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How the UCF police department is trying to eliminate officers’ implicit bias

UCF PD training officers to recognize, stop implicit bias

ORLANDO, Fla. – For the past six years, the University of Central Florida Police Department has hired Dr. Lorie Fridell, a University of South Florida criminology professor and a national expert on implicit bias, to train officers to recognize, acknowledge and eliminate bias.

UCF Police Chief Carl Metzger said implicit bias can cloud officers' decision-making.

“Whether or not to conduct a traffic stop, whether or not to stop an individual on the street, whether or not to issue a ticket, whether or not to search your car,” Metzger said. “Implicit bias, those are the biases that we all have, I would say, make snap judgments about an individual based on their appearance. And we do it every day. Specifically in police work, we have to be very much aware that those biases exist.”

Metzger said implicit bias is not only improper and unfair, it's also dangerous.

“Because you may let your guard down because you believe you’re talking to someone who isn’t part of a particular group who you might have the implicit bias against,” Metzger said. “And we have had officers shot and killed in Central Florida in the past because I strongly believe they let their guard down because they were talking to individuals who did not fit the mold of someone you would think of as being dangerous.”

Metzger said Fridell would regularly visit the UCF Police Department to conduct in-person bias training but lately has been so busy that she has been unable so newly hired officers have not undergone the in-person training. In order to continue the in-person training, Metzger is sending an officer to Fridell to learn how to teach bias training and then share the training with other officers.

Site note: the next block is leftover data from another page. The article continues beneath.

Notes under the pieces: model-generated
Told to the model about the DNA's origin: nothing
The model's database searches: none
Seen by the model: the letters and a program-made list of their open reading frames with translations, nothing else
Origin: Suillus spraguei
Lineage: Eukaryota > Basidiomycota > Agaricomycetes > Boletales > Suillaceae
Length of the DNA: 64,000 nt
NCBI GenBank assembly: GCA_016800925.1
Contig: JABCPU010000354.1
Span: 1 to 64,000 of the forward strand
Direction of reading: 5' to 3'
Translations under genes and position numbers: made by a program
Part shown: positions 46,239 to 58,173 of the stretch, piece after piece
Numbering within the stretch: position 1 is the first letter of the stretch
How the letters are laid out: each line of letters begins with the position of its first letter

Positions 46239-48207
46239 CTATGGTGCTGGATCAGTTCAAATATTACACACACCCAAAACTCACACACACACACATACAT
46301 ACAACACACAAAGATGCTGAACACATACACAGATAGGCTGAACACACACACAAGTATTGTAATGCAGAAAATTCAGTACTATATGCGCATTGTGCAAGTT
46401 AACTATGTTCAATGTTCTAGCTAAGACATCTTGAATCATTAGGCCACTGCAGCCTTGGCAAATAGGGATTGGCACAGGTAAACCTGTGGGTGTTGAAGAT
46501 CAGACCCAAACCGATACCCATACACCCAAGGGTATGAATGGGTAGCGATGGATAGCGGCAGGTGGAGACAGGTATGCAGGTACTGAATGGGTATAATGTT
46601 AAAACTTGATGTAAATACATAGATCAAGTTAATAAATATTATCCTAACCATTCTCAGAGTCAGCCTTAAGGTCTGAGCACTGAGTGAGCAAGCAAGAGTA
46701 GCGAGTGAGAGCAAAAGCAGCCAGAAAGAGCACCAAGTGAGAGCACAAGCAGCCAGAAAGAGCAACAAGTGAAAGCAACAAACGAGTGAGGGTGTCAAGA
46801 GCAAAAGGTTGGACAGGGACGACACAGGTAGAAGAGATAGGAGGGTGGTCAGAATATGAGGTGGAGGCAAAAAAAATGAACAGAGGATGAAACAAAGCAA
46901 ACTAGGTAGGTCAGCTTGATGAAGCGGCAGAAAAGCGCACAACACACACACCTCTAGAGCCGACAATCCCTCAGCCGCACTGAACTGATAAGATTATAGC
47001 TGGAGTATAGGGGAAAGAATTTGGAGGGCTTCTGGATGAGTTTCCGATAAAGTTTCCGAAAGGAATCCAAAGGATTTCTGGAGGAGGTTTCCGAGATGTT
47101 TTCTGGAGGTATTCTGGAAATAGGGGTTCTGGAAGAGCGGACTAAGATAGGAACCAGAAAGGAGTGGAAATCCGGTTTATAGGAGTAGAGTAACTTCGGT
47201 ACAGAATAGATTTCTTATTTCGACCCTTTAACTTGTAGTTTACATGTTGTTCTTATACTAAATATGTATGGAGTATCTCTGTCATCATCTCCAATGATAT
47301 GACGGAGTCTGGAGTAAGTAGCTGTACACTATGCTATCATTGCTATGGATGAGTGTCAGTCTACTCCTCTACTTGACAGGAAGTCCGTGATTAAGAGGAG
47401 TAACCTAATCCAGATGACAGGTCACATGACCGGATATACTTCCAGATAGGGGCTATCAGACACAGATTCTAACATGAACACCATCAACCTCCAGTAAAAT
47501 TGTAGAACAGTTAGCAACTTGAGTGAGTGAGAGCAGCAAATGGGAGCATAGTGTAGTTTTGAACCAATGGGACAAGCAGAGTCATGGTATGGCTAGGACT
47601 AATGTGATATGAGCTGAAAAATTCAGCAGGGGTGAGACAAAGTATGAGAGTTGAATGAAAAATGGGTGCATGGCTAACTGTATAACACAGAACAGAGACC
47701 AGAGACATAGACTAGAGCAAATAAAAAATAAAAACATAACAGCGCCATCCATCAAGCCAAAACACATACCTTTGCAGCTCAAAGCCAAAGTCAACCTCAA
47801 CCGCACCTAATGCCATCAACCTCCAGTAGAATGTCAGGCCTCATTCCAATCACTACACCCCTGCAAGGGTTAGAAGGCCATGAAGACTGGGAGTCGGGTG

All officers - veterans and new hires - have undergone virtual bias training via computer module.

Metzger is also working to develop a process that identifies implicit bias in officer candidates before they are hired.

"We're still figuring out exactly what that means because it needs to be objective and fair," Metzger said.

Metzger said identifying an explicit bias is much easier. During the hiring process, candidates are asked questions about bias while taking a lie detector test.

"During the voice stress analysis the question would be about membership in some sort of subversive organization such as the KKK for instance, or some other group that might stereotype or be racially divisive," Metzger said.

Candidates who admit to an explicit bias or are deceitful are not hired, Metzger said. The UCF Police Department recently added a “duty to intervene” requirement to its policing policy after feedback from community members.

“Everything an officer needs to do should they see something happening that is in violation of our policy or in violation of the law,” Metzger said. “The duty to intervene, this new policy spells out what the right thing (to do) actually is.”

Metzger said training scenarios incorporate the duty to intervene and test an officer’s decision-making when a fellow officer unexpectedly violates policy in the scenario.

UCF’s updated policing policy is posted here.


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